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Tagged with 'Paris'

Work of the Week – Peter Eötvös: Harp Concerto

A new concerto for a celebration: Peter Eötvös's 80th birthday will be celebrated with a symposium and gala concert in Paris next weekend. Among other works by the Hungarian composer, his new Harp Concerto will see its world premiere. Eötvös wrote the concerto for harp and orchestra for the virtuoso Xavier de Maistre (pictured), who will perform it for the first time on 18 January with the Orchestre Philharmonique de Radio France conducted by Gergely Madaras at the Maison de le Radio et de la Musique.

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Work of the Week – Kurt Weill: The Seven Deadly Sins

The Seven Deadly Sins (Die sieben Todsünden) is one of Kurt Weill’s best-known and most frequently performed works. On 21 September, a new orchestration of the ballet chanté for 15 players will receive its premiere at Beethovenfest Bonn with Ensemble Modern and soloist Sarah Maria Sun conducted by HK Gruber. The new version has been created by Gruber and Christian Muthspiel in collaboration with the Kurt Weill Foundation and Schott Music.

The Brecht text is not a period piece. It is absolutely contemporary. In our day The Seven Deadly Sins is a manifesto against capitalism run amok, and it's a dangerous piece - for the capitalists. Because it lays bare how the world works: if you are honest, you have to pay the price, here, during this life. It is even more timely than it was twenty or thirty years ago.  (HK Gruber)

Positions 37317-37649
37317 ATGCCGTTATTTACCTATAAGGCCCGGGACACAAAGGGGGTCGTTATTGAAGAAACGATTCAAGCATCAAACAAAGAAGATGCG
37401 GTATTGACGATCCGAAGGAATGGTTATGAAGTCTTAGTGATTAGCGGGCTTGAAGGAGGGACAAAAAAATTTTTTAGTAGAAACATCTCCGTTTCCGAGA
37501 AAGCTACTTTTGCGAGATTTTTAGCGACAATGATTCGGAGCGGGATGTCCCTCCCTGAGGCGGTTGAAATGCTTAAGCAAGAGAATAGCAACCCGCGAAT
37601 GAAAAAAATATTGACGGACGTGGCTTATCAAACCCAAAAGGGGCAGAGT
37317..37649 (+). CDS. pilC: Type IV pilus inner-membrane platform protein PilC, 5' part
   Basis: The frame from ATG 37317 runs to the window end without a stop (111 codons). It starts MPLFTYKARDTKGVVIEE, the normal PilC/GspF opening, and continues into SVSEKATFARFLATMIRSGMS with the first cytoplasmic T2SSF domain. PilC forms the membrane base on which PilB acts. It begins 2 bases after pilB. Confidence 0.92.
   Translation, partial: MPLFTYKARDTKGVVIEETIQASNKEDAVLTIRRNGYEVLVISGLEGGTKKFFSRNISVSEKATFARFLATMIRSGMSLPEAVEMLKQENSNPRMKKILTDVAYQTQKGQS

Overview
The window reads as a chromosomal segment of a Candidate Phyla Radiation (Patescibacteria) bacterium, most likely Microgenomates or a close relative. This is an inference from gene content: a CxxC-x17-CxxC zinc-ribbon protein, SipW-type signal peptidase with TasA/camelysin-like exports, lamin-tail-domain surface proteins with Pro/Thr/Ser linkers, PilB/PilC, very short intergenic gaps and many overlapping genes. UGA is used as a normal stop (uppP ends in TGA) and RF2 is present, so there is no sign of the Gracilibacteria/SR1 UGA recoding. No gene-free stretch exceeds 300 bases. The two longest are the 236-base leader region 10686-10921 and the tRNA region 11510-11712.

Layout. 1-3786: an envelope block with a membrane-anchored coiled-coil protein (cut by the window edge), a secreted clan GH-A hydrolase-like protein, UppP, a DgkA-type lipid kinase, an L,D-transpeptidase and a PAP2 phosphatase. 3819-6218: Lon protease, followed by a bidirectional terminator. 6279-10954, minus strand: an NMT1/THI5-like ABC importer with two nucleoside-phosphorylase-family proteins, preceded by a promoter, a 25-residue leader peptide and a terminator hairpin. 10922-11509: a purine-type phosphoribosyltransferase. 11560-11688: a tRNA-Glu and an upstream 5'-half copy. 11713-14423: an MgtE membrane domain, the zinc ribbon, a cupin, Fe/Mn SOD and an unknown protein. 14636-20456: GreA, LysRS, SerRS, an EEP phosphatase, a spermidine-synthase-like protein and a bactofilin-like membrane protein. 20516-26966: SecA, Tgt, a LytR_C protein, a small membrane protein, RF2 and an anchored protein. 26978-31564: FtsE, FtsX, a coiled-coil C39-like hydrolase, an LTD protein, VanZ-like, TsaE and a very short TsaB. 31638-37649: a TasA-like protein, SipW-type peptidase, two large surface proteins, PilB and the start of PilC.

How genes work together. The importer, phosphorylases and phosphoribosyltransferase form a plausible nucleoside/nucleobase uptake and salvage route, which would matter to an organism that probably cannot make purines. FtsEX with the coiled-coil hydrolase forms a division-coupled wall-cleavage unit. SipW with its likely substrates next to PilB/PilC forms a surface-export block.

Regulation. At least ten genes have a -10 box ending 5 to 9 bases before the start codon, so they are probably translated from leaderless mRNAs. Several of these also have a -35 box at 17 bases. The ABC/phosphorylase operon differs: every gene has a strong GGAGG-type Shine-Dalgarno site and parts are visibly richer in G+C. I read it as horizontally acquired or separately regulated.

The Seven Deadly Sins: An Iconic Work in a New Orchestration

Initiated by the Kurt Weill Foundation, the new orchestration of The Seven Deadly Sins will for the first time enable fully staged performances by smaller ensembles, theatres and dance companies. The work has received innumerable successful interpretations and the new version will open up further possibilities for creative productions in even more varied settings. The soprano soloist in Gruber and Muthspiel’s version is accompanied by a male vocal quartet and the following ensemble: 1(pic).0.2.1-

HK Gruber is regarded as a leading Weill expert, having frequently conducted, performed and recorded The Seven Deadly Sins and other works throughout his career. This new orchestration is characterised by its high level of fidelity to the original work, retaining Weill's original keys and using the ensemble in innovative ways to match the characteristic timbres of the orchestral version.

Playing on double-standards that are placed on the sisters, Anna 1 and Anna 2, as they make their seven-year journey through different US cities, the highly ironic and satirical work features some of Weill’s most recognisable music. It incorporates numerous popular American musical styles including foxtrot, polka, and barbershop. Despite being sung in German, the work was a success at its premiere performance in 1933 in Paris where Weill was living in exile, and it received a UK premiere at the Savoy Theatre that same year.

photo: Staatstheater Stuttgart / Bernhard Weis

Work of the Week – Toshio Hosokawa: Futari Shizuka